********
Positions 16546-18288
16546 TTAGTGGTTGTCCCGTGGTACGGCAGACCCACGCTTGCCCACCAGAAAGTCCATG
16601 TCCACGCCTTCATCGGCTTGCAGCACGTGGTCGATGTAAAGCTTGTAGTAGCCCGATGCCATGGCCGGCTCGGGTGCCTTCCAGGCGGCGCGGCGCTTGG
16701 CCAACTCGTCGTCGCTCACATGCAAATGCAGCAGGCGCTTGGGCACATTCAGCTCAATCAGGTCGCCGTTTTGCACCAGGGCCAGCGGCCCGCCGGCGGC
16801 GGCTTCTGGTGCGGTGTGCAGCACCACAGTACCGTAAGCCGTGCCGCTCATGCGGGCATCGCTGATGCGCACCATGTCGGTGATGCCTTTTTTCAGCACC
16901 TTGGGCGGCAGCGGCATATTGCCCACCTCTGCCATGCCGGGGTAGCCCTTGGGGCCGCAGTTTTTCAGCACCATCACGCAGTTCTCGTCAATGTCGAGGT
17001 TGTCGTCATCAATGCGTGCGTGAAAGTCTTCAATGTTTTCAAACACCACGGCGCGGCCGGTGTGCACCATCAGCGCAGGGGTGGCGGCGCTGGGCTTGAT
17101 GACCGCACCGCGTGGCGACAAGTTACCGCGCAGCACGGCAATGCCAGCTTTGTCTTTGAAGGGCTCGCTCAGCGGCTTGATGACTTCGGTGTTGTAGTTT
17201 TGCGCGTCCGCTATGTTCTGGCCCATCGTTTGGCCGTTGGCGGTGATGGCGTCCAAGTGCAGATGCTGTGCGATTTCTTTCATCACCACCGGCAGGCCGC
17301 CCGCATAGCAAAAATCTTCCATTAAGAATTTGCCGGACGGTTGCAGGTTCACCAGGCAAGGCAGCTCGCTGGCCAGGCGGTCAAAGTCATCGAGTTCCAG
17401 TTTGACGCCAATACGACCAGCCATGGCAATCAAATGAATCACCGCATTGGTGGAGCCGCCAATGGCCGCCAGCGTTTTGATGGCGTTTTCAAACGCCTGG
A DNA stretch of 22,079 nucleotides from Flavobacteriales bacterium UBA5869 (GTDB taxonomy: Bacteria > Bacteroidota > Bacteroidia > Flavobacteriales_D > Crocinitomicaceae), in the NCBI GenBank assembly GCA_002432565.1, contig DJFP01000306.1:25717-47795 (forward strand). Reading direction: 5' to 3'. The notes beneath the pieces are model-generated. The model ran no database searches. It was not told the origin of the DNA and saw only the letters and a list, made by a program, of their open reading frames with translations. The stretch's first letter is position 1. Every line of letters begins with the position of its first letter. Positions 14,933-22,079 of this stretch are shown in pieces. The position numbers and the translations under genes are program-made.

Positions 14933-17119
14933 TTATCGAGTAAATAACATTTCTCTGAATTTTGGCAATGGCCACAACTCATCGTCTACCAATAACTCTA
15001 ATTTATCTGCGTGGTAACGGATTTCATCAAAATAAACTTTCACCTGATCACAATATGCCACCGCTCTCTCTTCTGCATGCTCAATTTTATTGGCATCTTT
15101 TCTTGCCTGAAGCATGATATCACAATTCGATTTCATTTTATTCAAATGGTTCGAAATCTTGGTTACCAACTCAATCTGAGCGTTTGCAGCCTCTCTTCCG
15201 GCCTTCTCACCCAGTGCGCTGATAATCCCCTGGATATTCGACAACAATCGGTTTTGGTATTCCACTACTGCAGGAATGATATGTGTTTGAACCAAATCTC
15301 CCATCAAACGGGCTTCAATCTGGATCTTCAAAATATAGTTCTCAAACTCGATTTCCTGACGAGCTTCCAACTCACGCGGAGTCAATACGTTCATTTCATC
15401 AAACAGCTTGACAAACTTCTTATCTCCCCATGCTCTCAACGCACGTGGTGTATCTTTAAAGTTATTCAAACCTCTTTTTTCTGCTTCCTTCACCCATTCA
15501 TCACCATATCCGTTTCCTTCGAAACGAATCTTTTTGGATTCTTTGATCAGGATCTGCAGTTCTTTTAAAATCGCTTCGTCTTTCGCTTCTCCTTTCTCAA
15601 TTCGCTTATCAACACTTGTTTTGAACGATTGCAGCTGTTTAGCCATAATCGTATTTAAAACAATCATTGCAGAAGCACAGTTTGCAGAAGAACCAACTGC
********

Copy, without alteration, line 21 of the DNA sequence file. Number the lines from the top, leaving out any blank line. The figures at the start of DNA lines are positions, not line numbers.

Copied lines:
15601 TTCGCTTATCAACACTTGTTTTGAACGATTGCAGCTGTTTAGCCATAATCGTATTTAAAACAATCATTGCAGAAGCACAGTTTGCAGAAGAACCAACTGC